For Damascus, Hezbollah is a bargaining chip in its efforts to get the Golan Heights back from Israel, while Tehran views the group, in part, as a deterrent against a possible Israeli or American attack on its nuclear facilities. If Iran is attacked, the rockets will fly from Lebanon into Israel and the Lebanese people again will be caught in the ensuing crossfire. While it bills itself as the great defender of Lebanon (even after Israeli forces withdrew from southern Lebanon in 2000), Hezbollah has a challenge in serving so many masters patriotically.
Blanford has covered three major battles between Hezbollah and Israel – in 1996, 2000 and 2006 – and countless raids and skirmishes. He has watched the weapons, tactics, and strategies evolve, if that is the right word for an ever more deadly progression. He documents this in great, sometimes numbing detail: the reader will learn about many marvelous new weapons systems, such as the SA-24 Grinch missile, an alleged improvement on the SA-18 Grouse.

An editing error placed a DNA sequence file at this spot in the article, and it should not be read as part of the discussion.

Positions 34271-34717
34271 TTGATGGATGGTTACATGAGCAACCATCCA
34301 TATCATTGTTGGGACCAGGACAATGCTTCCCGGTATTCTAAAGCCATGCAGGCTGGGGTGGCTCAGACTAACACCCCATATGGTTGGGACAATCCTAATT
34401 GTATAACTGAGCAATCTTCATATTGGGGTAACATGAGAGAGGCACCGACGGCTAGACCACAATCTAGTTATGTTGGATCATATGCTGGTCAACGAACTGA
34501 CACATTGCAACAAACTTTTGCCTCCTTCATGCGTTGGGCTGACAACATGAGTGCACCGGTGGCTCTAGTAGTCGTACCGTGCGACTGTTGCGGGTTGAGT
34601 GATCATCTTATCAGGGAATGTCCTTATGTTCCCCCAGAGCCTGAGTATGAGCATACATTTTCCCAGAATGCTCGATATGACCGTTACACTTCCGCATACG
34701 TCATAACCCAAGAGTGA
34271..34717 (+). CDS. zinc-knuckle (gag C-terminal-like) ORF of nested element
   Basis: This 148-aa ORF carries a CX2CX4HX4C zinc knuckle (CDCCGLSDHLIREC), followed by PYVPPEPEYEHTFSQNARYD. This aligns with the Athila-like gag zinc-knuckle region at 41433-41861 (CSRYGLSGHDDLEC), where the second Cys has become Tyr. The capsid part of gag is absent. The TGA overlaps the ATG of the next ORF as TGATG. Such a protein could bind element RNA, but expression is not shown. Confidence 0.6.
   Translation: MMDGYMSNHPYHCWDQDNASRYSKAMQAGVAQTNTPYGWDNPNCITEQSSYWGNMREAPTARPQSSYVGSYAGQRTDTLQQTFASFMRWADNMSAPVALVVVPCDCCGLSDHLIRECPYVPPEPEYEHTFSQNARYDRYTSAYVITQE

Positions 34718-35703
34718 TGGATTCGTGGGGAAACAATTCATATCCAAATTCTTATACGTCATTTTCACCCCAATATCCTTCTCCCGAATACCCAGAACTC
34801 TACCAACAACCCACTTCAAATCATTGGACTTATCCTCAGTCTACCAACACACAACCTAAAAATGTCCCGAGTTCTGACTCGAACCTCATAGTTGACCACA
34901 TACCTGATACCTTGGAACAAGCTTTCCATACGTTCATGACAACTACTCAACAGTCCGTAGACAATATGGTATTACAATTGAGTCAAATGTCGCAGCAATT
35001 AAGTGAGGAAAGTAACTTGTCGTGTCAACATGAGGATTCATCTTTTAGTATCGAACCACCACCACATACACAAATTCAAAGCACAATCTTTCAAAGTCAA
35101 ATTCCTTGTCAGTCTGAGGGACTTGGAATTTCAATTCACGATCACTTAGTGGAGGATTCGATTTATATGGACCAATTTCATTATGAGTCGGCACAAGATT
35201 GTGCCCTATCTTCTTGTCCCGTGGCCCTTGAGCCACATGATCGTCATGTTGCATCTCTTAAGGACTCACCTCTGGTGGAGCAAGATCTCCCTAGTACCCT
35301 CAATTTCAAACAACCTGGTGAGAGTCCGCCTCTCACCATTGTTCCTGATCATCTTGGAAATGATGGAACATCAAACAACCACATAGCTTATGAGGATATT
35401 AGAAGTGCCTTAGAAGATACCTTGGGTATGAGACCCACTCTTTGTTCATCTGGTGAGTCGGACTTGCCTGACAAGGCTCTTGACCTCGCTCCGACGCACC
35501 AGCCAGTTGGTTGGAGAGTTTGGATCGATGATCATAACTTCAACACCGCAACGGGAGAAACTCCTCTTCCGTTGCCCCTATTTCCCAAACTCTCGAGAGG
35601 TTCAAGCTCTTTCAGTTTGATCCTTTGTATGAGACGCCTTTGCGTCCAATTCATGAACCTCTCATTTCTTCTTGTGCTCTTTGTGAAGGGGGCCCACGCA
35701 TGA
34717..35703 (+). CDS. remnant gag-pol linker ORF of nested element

Mostly, however, Blanford’s narrative is well-paced and gripping. He has dodged bullets and rockets, viewed the gruesome result for those who weren’t so lucky, been interrogated and jailed, and sipped tea with men responsible for hundreds of merciless killings. He has done all of this to report on a conflict that exhibits no hope of a peaceful resolution. The cessation of hostilities between Hezbollah and Israel is as likely as the demise of hurricanes.